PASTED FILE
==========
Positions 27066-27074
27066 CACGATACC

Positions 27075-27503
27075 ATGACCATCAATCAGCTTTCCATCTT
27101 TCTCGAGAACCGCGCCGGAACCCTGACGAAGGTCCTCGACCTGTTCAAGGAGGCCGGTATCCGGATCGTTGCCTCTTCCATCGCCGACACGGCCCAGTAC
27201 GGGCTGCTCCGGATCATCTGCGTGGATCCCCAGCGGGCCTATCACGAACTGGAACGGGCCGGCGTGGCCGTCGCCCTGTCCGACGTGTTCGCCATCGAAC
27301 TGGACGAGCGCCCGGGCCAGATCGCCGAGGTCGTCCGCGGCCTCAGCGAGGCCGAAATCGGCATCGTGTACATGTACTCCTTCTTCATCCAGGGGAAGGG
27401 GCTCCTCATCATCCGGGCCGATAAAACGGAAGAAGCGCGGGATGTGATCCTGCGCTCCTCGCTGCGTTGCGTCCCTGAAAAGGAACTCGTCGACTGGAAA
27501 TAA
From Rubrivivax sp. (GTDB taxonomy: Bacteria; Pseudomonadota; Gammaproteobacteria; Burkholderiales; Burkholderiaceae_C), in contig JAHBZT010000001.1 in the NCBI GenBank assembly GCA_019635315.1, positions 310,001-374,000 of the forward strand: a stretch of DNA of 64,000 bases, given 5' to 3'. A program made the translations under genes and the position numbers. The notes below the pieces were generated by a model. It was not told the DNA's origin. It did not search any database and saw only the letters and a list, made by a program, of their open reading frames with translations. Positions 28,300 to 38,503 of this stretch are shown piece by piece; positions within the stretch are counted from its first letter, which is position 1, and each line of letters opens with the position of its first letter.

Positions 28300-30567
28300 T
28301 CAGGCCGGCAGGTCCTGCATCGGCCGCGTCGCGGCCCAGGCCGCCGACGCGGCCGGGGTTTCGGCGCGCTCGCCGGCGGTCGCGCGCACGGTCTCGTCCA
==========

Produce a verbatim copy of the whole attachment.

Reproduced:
Positions 27066-27074
27066 CACGATACC

Positions 27075-27503
27075 ATGACCATCAATCAGCTTTCCATCTT
27101 TCTCGAGAACCGCGCCGGAACCCTGACGAAGGTCCTCGACCTGTTCAAGGAGGCCGGTATCCGGATCGTTGCCTCTTCCATCGCCGACACGGCCCAGTAC
27201 GGGCTGCTCCGGATCATCTGCGTGGATCCCCAGCGGGCCTATCACGAACTGGAACGGGCCGGCGTGGCCGTCGCCCTGTCCGACGTGTTCGCCATCGAAC
27301 TGGACGAGCGCCCGGGCCAGATCGCCGAGGTCGTCCGCGGCCTCAGCGAGGCCGAAATCGGCATCGTGTACATGTACTCCTTCTTCATCCAGGGGAAGGG
27401 GCTCCTCATCATCCGGGCCGATAAAACGGAAGAAGCGCGGGATGTGATCCTGCGCTCCTCGCTGCGTTGCGTCCCTGAAAAGGAACTCGTCGACTGGAAA
27501 TAA
From Rubrivivax sp. (GTDB taxonomy: Bacteria; Pseudomonadota; Gammaproteobacteria; Burkholderiales; Burkholderiaceae_C), in contig JAHBZT010000001.1 in the NCBI GenBank assembly GCA_019635315.1, positions 310,001-374,000 of the forward strand: a stretch of DNA of 64,000 bases, given 5' to 3'. A program made the translations under genes and the position numbers. The notes below the pieces were generated by a model. It was not told the DNA's origin. It did not search any database and saw only the letters and a list, made by a program, of their open reading frames with translations. Positions 28,300 to 38,503 of this stretch are shown piece by piece; positions within the stretch are counted from its first letter, which is position 1, and each line of letters opens with the position of its first letter.

Positions 28300-30567
28300 T
28301 CAGGCCGGCAGGTCCTGCATCGGCCGCGTCGCGGCCCAGGCCGCCGACGCGGCCGGGGTTTCGGCGCGCTCGCCGGCGGTCGCGCGCACGGTCTCGTCCA